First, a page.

Published by B&H Publishing on April 20, 2021
Genres: Non-Fiction, Christian Life, Parenting
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Parenting isn’t for wimps.
It's not just the routines, schedules, discipline, and heartaches—it's the hard conversations. One of the greatest challenges of parenting is navigating the crucial conversations that we must have with our kids.
Jimmy and Kristin Scroggins have been married for more than twenty five years and have eight children. Jimmy pastors a church in South Florida. They’ve had plenty of crucial conversations in their lives—not only with their own children, but with parents who are scared and seeking wisdom. They know they have to find a way to have those tough conversations from a biblical perspective and a distinctly Christian worldview, but they don’t know how.
If you’re like these parents, Full Circle Parenting was written for you. Using the 3 Circles gospel tool (God’s design; brokenness; gospel), Jimmy and Kristin will give you a “conversation map” to work through any tough conversations you have with your children, and will show you how it works with the following topics and more:
Gender, Sexuality, and Marriage
Alcohol and Substance Abuse
Bitterness, Forgiveness, and Restoration
Friendship and Mean Kids
In this refreshingly realistic book, Jimmy and Kristin Scroggins explain why formulaic approaches to parenting almost always end in disappointment and frustration, and they provide an adaptable, big-picture alternative. Instead of promoting a specific formula, they take a conversation-based approach to issues, showing how parents can apply the “three circles” of the gospel (God’s design, brokenness, and redemption) to a variety of different issues that families face. They share anecdotes from their own family life, explain Scriptural principles and passages, and provide example conversations to model how parents can discuss some major, complex issues with their children.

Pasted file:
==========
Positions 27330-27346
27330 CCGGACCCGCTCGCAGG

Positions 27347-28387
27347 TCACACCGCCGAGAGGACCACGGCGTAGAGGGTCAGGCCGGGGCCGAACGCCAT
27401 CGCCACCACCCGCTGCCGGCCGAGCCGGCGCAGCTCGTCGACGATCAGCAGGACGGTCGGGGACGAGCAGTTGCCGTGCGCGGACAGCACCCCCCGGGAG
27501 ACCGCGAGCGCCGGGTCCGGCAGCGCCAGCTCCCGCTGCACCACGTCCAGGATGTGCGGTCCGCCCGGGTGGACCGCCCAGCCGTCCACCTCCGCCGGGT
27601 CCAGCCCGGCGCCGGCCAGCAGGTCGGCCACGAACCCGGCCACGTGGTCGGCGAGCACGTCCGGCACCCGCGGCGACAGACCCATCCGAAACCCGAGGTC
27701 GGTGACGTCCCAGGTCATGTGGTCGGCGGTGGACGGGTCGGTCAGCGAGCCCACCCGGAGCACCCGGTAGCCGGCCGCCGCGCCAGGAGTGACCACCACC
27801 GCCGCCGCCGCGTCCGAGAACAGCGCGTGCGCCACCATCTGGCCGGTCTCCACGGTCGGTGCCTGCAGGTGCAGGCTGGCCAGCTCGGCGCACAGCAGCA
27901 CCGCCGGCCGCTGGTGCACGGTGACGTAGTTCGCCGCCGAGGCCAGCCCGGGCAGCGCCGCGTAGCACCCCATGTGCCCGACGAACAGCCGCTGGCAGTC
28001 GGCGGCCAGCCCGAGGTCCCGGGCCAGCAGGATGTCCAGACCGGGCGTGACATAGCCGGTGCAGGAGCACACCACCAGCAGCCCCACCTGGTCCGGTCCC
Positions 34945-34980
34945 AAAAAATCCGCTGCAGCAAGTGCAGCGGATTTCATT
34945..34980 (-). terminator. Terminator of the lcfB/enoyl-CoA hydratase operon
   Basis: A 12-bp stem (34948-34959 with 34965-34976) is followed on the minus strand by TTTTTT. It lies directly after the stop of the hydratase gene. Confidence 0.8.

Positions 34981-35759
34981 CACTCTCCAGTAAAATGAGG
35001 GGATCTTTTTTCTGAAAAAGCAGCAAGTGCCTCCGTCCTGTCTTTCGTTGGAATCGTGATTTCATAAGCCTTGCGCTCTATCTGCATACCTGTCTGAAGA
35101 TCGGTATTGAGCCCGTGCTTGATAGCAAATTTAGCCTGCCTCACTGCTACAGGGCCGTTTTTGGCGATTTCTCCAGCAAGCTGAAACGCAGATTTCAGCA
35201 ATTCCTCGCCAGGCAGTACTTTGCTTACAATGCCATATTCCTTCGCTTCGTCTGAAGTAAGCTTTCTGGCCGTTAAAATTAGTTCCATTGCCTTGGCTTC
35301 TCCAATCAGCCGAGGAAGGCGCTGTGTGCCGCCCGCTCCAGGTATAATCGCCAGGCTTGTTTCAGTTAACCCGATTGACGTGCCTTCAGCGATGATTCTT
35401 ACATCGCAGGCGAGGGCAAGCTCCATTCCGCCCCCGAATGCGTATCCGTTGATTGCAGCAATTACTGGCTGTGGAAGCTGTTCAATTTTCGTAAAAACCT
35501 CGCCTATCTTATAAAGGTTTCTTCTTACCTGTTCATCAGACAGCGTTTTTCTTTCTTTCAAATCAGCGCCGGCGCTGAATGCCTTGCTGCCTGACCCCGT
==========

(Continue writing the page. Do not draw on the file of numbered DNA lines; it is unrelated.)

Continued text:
Full Circle Parenting: A Guide for Crucial Conversations is especially powerful because of the authors’ understanding of how complex people are. In addition to talking about how individual children’s personalities and needs vary, they also address children’s complex behavior, explaining that with their own children, they often wondered which version of a child was their “real kid.” One of their kids was passionate for missions and a compulsive liar, and honoring complexity meant seeing the child as a whole, rather than thinking that one side of the child was fake. They encourage parents to recognize their children’s and their own complexity, to build strong relational bridges, and to surround their children with other mature leaders and mentors who will support the family along the way.